Why is it important to know our strengths?  Well, research indicates that when we do something we are naturally good at, we get energy, enthusiasm and confidence.  When we do something we are not good at it saps our energy and makes us feel less confident across the board.  So although I’ve spent much of my career trying to improve my weaknesses, the evidence indicates that working with strengths is often a better strategy to improve performance as well as be happier and enjoy life more.

You can find out what your strengths are by doing the free VIA online test.  This will tell you your top character strengths out of 24 “virtues” assembled by top positive psychologists Martin Seligman and Christopher Peterson. (It takes 30 mins or so, so maybe do it when you have a bit of time).

My top strengths according to the VIA test are Humour, Kindness and Creativity.  It’s true that when I’m able to work in a way that allows me to use these traits I feel happy and energised.  Now I know what they are, I actively look for opportunities to use them, and I realise that I struggle in situations where for some reason these strengths are not useful or appropriate.

Using your strengths has been linked to increased happiness and reduced depression.  So it’s worth taking a moment to ask yourself how you could use your strengths more to achieve your goals.  How could you use them more at work?  And out of work?

I think understanding strengths is particularly important if you manage a team.  It would be good to encourage them to do the survey too.  That way you can help them understand and use their strengths at work, keeping their energy up and helping them enjoy what they do.  There is good evidence showing that employees who feel appreciated for their strengths are more engaged, happier and more productive.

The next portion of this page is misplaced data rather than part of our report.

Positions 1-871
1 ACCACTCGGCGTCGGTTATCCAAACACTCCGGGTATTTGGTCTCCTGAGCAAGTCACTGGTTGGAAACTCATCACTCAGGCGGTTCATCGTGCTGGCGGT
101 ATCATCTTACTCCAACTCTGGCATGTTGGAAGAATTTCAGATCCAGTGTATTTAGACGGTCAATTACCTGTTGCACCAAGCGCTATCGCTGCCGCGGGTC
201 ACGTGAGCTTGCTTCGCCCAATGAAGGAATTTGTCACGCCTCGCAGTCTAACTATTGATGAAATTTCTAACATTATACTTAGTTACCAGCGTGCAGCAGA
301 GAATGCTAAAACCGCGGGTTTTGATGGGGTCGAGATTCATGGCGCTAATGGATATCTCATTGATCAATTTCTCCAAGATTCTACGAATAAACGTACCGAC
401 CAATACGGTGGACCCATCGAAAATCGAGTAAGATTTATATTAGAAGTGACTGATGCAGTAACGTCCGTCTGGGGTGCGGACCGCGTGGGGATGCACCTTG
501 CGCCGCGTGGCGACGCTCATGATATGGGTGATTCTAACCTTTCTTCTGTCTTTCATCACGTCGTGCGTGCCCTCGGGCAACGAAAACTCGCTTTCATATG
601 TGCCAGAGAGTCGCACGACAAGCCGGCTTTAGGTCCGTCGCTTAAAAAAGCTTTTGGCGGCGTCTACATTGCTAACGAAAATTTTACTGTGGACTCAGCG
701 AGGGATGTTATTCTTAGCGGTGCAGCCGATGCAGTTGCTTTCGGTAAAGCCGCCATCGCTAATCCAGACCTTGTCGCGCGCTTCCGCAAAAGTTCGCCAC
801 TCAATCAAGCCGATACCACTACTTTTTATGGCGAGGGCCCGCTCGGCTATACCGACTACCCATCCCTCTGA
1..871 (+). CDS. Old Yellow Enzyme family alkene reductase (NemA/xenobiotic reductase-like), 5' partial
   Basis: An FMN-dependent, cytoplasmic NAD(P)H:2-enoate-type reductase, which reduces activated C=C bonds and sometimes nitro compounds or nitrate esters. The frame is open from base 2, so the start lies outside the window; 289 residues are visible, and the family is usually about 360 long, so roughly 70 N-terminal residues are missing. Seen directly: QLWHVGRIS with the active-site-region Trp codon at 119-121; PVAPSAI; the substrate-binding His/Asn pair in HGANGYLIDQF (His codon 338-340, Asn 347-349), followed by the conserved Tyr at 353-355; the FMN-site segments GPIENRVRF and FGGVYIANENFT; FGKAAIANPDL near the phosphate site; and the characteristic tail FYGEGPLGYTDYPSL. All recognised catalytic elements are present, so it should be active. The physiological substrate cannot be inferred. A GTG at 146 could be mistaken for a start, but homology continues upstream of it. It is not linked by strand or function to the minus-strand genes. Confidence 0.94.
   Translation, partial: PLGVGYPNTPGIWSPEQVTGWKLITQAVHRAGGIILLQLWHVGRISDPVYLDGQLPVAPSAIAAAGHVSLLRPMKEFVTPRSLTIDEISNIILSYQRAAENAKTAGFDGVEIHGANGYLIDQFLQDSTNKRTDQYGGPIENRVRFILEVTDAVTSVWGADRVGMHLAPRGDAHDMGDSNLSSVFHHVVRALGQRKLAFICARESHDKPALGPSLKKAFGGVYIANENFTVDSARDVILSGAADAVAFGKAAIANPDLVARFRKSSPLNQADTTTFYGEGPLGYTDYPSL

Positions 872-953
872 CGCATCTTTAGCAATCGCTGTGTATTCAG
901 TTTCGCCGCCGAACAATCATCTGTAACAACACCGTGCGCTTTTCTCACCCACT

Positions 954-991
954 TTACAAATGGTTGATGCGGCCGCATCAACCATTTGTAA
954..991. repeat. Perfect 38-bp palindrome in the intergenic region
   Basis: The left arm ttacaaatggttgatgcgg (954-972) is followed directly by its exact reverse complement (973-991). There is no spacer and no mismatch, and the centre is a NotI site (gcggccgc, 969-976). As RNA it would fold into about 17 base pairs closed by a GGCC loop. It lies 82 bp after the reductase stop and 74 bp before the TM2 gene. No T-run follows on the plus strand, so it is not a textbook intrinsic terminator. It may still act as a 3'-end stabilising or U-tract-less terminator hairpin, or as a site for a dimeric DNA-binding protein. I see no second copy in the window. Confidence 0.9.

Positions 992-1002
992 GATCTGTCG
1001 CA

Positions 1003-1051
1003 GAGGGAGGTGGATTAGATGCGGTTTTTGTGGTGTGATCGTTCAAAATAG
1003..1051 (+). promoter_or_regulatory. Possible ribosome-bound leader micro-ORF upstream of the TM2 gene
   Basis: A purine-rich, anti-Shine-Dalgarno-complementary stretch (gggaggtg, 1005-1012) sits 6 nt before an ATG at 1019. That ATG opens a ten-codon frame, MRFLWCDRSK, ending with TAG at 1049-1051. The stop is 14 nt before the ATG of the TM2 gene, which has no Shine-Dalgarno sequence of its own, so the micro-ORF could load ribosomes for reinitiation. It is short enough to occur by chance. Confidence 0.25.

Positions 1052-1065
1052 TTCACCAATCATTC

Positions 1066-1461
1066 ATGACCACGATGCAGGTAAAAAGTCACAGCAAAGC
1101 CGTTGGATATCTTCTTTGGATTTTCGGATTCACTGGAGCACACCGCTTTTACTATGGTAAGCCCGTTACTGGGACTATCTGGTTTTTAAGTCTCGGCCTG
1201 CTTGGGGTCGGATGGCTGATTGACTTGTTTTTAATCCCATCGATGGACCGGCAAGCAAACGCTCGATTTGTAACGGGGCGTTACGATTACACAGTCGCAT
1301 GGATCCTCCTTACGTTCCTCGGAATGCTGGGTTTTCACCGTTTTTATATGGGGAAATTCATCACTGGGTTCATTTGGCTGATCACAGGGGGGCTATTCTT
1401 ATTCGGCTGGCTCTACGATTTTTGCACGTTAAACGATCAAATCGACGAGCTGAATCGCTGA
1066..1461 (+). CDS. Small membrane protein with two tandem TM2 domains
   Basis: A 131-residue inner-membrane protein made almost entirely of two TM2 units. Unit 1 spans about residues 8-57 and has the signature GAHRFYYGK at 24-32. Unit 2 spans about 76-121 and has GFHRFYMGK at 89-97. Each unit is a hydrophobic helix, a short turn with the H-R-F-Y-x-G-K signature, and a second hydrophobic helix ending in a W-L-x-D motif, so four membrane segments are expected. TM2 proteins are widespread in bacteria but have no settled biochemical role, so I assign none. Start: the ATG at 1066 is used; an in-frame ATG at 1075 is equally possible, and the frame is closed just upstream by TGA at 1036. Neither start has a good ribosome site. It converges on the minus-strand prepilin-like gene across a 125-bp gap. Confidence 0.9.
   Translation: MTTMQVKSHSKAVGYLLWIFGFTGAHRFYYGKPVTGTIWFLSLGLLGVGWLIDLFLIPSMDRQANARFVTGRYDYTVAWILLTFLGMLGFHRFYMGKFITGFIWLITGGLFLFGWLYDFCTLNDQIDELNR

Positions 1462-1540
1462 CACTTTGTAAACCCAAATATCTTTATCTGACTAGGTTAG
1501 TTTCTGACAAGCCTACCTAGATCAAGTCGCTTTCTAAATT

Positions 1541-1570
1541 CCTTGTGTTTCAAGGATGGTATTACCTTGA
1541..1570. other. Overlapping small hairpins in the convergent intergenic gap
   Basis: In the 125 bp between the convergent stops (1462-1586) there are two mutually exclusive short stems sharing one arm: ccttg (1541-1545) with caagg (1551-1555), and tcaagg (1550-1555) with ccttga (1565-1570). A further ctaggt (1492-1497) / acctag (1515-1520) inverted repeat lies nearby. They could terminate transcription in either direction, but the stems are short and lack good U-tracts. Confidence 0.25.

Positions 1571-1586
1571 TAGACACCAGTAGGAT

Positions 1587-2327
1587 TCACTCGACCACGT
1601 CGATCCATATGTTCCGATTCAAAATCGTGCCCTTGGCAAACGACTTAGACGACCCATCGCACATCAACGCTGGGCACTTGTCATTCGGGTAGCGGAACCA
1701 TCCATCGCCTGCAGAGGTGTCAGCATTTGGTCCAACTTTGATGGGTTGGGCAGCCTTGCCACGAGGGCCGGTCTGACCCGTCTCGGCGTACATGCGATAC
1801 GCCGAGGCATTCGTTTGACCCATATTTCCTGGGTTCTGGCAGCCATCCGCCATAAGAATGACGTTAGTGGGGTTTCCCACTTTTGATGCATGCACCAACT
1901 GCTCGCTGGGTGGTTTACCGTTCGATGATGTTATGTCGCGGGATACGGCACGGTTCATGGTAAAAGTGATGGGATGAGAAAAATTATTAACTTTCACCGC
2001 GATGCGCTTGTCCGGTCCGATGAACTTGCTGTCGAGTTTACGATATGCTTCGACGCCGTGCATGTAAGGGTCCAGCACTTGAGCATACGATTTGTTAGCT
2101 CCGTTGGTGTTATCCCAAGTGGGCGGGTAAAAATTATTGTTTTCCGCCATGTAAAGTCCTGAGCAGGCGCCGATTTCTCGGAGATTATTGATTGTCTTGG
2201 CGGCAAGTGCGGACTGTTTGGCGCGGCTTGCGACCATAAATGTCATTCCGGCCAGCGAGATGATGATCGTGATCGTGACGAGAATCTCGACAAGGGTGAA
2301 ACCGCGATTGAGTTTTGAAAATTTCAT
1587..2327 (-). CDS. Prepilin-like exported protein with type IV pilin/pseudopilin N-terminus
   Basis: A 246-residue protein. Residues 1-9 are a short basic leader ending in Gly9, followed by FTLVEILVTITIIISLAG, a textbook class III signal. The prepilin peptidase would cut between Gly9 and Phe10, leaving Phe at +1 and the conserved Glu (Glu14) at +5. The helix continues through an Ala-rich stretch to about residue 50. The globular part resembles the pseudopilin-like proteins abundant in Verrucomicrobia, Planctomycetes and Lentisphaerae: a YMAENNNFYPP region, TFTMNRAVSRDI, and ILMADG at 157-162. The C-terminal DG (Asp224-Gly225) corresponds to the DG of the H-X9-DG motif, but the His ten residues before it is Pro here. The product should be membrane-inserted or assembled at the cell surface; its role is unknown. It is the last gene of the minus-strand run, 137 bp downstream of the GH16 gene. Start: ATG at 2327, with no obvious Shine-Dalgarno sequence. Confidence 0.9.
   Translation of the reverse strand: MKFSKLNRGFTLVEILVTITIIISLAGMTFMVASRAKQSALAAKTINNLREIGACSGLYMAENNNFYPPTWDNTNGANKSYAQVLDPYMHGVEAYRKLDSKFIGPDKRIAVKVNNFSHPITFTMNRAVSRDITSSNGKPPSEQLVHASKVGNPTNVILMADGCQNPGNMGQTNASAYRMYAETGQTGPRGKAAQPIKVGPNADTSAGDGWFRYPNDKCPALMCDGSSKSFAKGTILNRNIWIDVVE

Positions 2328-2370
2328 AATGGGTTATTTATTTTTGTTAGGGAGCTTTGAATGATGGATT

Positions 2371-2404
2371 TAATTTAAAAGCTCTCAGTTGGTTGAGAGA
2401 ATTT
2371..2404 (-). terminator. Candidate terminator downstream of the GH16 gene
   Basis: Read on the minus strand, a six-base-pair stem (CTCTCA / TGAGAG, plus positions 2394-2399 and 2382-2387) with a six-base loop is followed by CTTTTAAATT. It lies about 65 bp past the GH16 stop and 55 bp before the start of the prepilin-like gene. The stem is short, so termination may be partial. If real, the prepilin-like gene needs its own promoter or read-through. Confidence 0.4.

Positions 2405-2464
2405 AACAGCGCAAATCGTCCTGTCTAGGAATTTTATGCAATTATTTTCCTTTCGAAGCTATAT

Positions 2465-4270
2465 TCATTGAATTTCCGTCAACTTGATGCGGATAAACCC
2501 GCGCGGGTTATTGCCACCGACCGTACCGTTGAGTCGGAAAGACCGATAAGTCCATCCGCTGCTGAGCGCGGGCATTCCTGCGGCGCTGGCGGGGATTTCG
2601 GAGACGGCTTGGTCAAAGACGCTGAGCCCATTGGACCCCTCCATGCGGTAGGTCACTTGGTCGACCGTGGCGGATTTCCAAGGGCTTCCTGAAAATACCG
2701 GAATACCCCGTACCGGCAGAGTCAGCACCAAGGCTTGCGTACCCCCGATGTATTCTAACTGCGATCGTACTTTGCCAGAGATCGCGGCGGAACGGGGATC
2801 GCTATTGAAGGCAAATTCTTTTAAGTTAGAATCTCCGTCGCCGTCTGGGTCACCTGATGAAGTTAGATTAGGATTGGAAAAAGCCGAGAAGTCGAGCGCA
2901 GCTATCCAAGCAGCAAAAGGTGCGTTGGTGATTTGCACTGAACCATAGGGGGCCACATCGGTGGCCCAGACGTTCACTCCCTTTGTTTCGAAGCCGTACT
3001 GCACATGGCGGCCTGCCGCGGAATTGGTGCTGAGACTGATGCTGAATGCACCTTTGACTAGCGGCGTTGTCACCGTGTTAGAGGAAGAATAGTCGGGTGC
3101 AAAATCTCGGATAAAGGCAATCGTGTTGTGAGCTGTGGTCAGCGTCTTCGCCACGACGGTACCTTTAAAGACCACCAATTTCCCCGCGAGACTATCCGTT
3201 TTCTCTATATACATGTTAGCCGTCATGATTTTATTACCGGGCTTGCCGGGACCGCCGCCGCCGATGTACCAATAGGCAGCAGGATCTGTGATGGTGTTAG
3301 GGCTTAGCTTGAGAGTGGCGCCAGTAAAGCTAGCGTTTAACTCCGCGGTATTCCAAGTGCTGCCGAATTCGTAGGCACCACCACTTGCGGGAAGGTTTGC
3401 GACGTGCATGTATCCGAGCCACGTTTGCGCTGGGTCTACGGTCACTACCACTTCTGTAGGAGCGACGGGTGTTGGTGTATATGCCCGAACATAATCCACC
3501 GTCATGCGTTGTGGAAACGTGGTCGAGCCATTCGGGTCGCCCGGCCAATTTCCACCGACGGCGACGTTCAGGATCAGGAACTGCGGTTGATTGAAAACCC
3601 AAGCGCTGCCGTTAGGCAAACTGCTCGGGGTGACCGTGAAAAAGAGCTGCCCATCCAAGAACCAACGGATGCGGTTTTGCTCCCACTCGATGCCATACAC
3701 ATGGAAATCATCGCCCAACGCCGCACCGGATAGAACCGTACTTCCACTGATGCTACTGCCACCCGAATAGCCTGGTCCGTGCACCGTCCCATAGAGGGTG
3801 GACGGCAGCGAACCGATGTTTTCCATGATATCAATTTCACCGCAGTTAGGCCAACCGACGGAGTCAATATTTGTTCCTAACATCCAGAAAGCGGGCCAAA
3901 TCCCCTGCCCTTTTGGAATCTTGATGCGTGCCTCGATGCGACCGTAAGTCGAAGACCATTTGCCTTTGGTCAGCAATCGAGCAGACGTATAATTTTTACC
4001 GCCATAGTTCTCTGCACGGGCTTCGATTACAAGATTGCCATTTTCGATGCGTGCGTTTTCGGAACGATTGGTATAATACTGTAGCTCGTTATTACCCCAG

There is, of course, a danger of overusing your strengths.  I make inappropriate jokes, extend myself too far for others and push against the status quo with unhelpful creative ideas.  But when I overuse a strength, one trick is to bring another strength to bear.  So if I make an inappropriate joke, I can use kindness to smooth things over and unruffle any feathers.  If I extend myself too far for others, I can use humour to make a joke of it and back-track without causing offense.

All this focus on strengths does not mean we should ignore our weaknesses, especially any fatal flaws which have the capacity to totally undermine everything else we do.  In my case, I found that understanding my strengths made it easier to look impartially at my weaknesses (but I’m not going to share those!).  Even more importantly, it helped me redress the critical way I often see myself by pushing me to recognise my virtues, and think about how to use them more.  And it’s this – using my strengths more – that has indeed made me happier.

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